Legal Business

Dealwatch: Linklaters, Davis Polk, and De Brauw act on Vision Express owner’s €1bn IPO


US heavyweight Davis Polk & Wardwell, Dutch firm De Brauw Blackstone Westbroek and Magic Circle firm Linklaters have all scored roles advising on the €1bn Dutch IPO of Grand Vision, the world’s biggest opticians and owner of Vision Express.

The IPO consists of a secondary offering of up to approximately 23% of GrandVision’s issued ordinary shares by founding shareholder and Caribbean-based HAL, which plans to trade on Euronext in Amsterdam next Friday (6 February). Set to be valued at between €4.4bn and €5.4bn, GrandVision said the indicative price range for shares will be between €17.50 and €21.50.

De Brauw Amsterdam-based corporate partner Joost Schutte is acting as lead counsel to Hal and Grand Vision on Dutch law, while Davis Polk is advising Hal on US and UK law with a team led by London corporate partner John Banes.

Linklaters provided US, UK, and Dutch legal counsel to the underwriters including ABN Amro and JP Morgan, which are acting as joint co-ordinators on the deal, with US qualified London-based capital markets partner Jason Manketo leading the team.

GrandVision, which achieved revenue of €2.6bn in 2013, operates over 5,600 stores in 43 countries throughout Europe, Latin America, the Middle East and Asia.

Legal Business

‘The pharma sector is very busy’: Slaughters, Davis Polk and Skadden win roles on Shire’s $5.2bn acquisition


Slaughter and May was called upon by longstanding pharmaceutical client Shire on its biggest acquisition to date as it purchased biotech NPS Pharma, represented by Skadden, Arps, Slate, Meagher & Flom, for $5.2bn.

Slaughter and May corporate partner Martin Hattrell, who handled Shire’s collapsed $55bn sale to US pharma giant AbbVie late last year, led on deal to buy the New Jersey-based rare disease drug maker. Shire will acquire all the outstanding shares of NPS Pharma, which manufactures drugs to treat short bowel syndrome and is seeking to register Natapara to treat hypoparathyroidism, for $46 per share in cash.

Hattrell, who is relationship partner for the Dublin-based pharma company, worked alongside finance partner Mark Dwyer on the deal. US legal advice was provided by Davis Polk & Wardell corporate partners Bill Chudd and George Bason, with the New York-based duo also instructed on the collapsed sale to Abbvie.

Shire’s chief executive, Flemming Ornskov, said: ‘The acquisition of NPS Pharma is a significant step in advancing Shire’s strategy to become a leading biotechnology company. We look forward to accelerating the growth of the NPS Pharma portfolio based on our proven track record of maximizing value from acquired assets and commercial execution.’

Skadden M&A partners Eileen Nugent, based in New York, and Boston-based Graham Robinson represented NPS Pharma.

Shire secured a $850m short-term bank facility, which, in addition to Shire’s cash and cash equivalents, and its existing $2.1bn five-year revolving credit facility, will finance the transaction plus fees and expenses. In due course, the company plans to refinance the short-term bank facility through new debt issuances. Commenting on the deal, Hattrell said: ‘Much of the work was financing work, and it was primarily a US deal.’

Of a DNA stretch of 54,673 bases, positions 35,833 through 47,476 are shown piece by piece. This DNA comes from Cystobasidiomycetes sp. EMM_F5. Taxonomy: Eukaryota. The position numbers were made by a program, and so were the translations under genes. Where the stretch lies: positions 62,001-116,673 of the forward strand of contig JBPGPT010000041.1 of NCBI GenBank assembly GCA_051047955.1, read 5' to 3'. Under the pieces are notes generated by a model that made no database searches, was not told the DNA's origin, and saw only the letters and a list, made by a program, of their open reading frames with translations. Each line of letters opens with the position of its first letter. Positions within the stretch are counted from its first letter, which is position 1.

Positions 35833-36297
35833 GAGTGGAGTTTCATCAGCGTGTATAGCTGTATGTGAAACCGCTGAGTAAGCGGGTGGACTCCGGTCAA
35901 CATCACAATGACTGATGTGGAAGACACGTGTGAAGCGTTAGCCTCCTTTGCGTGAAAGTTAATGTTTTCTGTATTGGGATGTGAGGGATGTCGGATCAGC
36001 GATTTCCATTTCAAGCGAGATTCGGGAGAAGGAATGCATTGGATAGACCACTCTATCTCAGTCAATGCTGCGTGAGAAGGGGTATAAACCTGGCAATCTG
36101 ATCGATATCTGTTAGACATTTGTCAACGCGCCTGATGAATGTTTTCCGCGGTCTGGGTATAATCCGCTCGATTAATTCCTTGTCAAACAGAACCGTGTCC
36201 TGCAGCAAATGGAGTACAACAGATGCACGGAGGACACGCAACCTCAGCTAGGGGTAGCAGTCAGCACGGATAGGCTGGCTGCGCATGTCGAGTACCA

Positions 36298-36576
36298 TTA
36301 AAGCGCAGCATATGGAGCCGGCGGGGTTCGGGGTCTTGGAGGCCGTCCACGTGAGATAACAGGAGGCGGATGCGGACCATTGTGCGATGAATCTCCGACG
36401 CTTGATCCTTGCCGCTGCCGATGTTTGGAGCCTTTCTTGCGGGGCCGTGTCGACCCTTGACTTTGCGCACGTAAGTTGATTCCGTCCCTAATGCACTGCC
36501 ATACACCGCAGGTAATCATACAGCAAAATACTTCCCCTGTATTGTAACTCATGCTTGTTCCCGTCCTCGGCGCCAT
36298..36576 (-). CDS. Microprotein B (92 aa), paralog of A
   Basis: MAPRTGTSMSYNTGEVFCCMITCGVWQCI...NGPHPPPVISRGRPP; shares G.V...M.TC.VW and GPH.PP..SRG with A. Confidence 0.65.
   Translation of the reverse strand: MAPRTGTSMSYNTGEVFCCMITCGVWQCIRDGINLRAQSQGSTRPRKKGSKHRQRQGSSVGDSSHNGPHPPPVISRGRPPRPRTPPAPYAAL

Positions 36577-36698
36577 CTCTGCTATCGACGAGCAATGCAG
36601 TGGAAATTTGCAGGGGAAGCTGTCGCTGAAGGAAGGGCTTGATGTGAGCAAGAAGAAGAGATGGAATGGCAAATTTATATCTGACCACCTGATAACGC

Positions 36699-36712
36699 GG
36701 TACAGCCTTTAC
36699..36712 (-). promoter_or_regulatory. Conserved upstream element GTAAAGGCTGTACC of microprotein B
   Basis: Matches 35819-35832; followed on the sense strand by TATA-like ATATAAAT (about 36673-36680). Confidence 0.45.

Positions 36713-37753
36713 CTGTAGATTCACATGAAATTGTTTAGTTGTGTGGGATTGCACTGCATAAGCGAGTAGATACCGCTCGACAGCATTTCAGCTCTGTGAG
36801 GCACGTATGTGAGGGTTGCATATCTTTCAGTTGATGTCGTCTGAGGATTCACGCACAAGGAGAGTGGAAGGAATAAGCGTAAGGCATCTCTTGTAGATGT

He added: ‘Shire has been a very active client in the last 12 months. The pharma sector is very busy at the moment and I expect that to continue.’

Legal Business

Dealwatch: Davis Polk and Linklaters act on UBM’s £565m rights issue


Corporate partner Simon Witty, who Davis Polk & Wardwell hired from Freshfields Bruckhaus Deringer in 2012 to launch its English law practice, has been selected by FTSE 250 events company UBM to run a £565m rights issue to fund the purchase of trade show organiser Advanstar.

Witty and corporate partner Jeffrey O’Brien are handling the issue of 196.7 million shares, which represents about 80% of its existing issued share capital. Witty said: ‘We’ve had a busy year. A few things didn’t complete, which was disappointing, but activity levels have been high.’

Should shareholder approval be received, the rights issue will be complete by Christmas and the deal for Advanstar finalised by the end of January. The purchase of Advanstar, which owns men’s fashion event PROJECT NYC and runs a 10-city motorcycle show that attracts 600,000 visitors a year, will cost UBM £599m and makes it the number one fashion events company in the US.

Linklaters‘ John Lane, who heads the Magic Circle firm’s equities practice, is advising joint brokers and underwriters for the rights issue JP Morgan and Credit Suisse. A £100m bridge facility has been established to support the acquisition.

Lane, who recently handled the IPO of over-50s insurer Saga, was supported on the rights issue Patrick Sheil, a partner in Linklaters’ London-based US practice.

On the acquisition itself Morgan, Lewis & Bockius led for UBM with a team including international managing partner Charles Engros, co-head of M&A partner Jonathan Morris and London-based partners Iain Wright and Matthew Howse. Advanstar was advised by Slaughter and May led by partners Stephen Cooke and Bertand Louveaux and a team from Paul, Weiss, Rifkind, Wharton & Garrison including partners Thomas de la Bastide and Tarun Stewart.